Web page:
In a typical student paper at your university, how much text can be copied directly from a publication without quoting and citing it?a) more than three paragraphs b) between one sentence and three paragraphs c) less than one sentence
When do students at your university typically understand the concept of plagiarism?a) before arriving at your university b) towards the beginning of their studies at your university c) towards the end of their studies at your university d) following their studies at your university
Think of all the times when you have accessed the internet by using a computer on your campus in the last two weeks. How many times were you NOT able to log on due to computer or connection problems?a) 0 b) 1 c) 2-3 d) 3 or more

Results



This study was inconclusive in addressing its research questions. The data did not answer the questions of whether or not universities in Qatar, Jordan, and Egypt a) have different cultural interpretations of the concepts of citations and plagiarism, b) have student populations who can write in Arabic, or c) have be reliable computer hardware, software, and internet connections.

However, the study did reveal a few unexpected findings that do inform the Foundation's efforts in these three countries

First, one of the nine universities answered all the questions in a way that sets itself apart as particularly well situated to incorporate an Arabic language Campus Ambassador program. Most of its students speak Arabic, their internet and computers are very reliable, and both citations and plagiarism are It is a private university in Qatar that will be revealed by name to our client at the Foundation.

Second, Wikipedia's lists of universities include entities which don't function as traditional universities. Out of nine randomly-selected universities, two engage in activities other than teaching undergraduates or graduate students to participate in academic scholarship. One was a college-prep program, another was a research center which falls under the umbrella of a Western university. Yet these entities were listed as universities on Wikipedia's university directory. This could be an indication that these pages do not receive sufficient editing. Traditional paper-based directories of universities contain fewer entries than Wikipedia so they are less likely to have this problem.

Third, it is difficult to find working telephone numbers for the admissions offices of universities in all three countries. For each selected university, a search for an admissions office or general telephone number was conducted both on the internet and using traditional paper-based directories of universities. Even with this extensive search for contact, an officer could not be reached, during business hours and using multiple numbers, for five of the nine randomly-selected universities.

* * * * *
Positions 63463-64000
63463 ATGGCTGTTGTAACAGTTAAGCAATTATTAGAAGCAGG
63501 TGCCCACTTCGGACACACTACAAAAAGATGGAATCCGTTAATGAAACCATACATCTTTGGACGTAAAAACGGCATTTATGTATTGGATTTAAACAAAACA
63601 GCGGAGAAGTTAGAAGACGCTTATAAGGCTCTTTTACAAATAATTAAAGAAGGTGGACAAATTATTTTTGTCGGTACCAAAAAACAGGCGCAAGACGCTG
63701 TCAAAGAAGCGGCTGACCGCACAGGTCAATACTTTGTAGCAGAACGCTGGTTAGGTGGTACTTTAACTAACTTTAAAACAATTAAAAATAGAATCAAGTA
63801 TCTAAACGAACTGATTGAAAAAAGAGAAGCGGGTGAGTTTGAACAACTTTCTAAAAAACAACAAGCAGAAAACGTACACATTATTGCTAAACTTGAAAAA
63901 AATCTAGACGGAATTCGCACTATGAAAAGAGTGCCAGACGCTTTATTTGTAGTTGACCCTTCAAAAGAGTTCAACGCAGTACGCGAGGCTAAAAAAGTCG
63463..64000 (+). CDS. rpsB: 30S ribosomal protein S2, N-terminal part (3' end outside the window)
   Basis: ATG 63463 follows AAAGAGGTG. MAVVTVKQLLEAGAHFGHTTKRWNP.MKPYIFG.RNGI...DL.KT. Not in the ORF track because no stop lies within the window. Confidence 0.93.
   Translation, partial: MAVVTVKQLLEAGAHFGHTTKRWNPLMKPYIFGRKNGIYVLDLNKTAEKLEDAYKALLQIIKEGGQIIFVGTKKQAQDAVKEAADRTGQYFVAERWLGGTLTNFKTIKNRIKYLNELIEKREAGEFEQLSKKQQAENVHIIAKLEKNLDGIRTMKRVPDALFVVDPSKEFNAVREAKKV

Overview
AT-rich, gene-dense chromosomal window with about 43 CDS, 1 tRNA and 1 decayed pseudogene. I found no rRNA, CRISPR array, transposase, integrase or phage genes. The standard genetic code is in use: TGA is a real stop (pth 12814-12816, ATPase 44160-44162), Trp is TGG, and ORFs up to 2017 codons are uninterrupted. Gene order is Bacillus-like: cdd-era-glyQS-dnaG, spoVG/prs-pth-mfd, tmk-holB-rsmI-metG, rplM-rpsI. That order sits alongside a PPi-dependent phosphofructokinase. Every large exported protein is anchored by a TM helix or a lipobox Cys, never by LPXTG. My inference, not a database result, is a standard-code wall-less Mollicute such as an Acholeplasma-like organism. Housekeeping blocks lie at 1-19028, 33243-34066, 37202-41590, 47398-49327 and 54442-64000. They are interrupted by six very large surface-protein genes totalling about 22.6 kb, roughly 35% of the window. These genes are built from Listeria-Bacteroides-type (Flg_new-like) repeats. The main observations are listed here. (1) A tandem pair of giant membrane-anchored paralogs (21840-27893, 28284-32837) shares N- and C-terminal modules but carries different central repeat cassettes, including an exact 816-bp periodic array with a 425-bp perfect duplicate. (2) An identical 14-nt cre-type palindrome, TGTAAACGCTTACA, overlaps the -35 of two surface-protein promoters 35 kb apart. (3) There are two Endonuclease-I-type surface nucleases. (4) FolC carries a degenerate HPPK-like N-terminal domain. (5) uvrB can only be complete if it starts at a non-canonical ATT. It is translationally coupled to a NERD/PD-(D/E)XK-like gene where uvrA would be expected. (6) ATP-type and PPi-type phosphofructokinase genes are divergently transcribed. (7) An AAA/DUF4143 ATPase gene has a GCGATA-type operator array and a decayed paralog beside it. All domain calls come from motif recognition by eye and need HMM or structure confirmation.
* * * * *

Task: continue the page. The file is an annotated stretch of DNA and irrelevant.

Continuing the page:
Identification of obstacles: This study used random sampling, not convenience sampling. While a convenience or snowball sample would be less representative of all universities in these countries, it is likely that a greater volume of data could have been collected successfully. Additionally, this study attempted to collect data which could be analyzed quantitatively. A categorical/qualitative approach based on the categorization of responses to open-ended questions could have permitted this study to reveal more as it took an unexpected direction.

Conclusion


Soliciting responses to multiple choice questions over the phone was not an efficient method of data collection in this study. Selecting a random sample of universities in Egypt, Jordan, and Qatar from Wikipedia's lists turned out to be problematic due to the over-inclusion of non-traditional university entities on Wikipedia's directory pages. The culture and practices of one university out of nine was particularly compatible with Wikipedia's standards on citations and plagiarism, and had students who were capable of writing in Arabic well enough to write and edit Wikipedia pages and had extremely reliable computers and Internet connections. The other eight universities either could not be reached or failed to answer the survey questions in a way that indicated that Wikipedia content creation in the university curriculum would be compatible with university culture and practice.

This study could be changed or expanded upon to reveal more information about the likelihood that the Campus Ambassador program could work at universities in Qatar, Egypt, and Jordan. But it is also likely that by taking a less formal approach (e.g. sending a Campus Ambassador to an academic conference in each country to network and ask informal questions) could provide more insight into this topic than a telephone survey conducted from halfway around the world.

For more information on the sample selected and the data collected, please contact the author of this report at fherrick@ gmail.com.



This research was done by Fritz Herrick, who holds a Master of Library and Information Studies degree from McGill University in Canada and currently uses his librarian skills as a Project Coordinator for a specialized index of research being organized at Columbia University's National Center for Children in Poverty. He is also enrolled in Columbia's School of Continuing Education. Email him at: fherrick@gmail.com

This is a sub-topic page, under Wikimedia in the Arab World.
See also: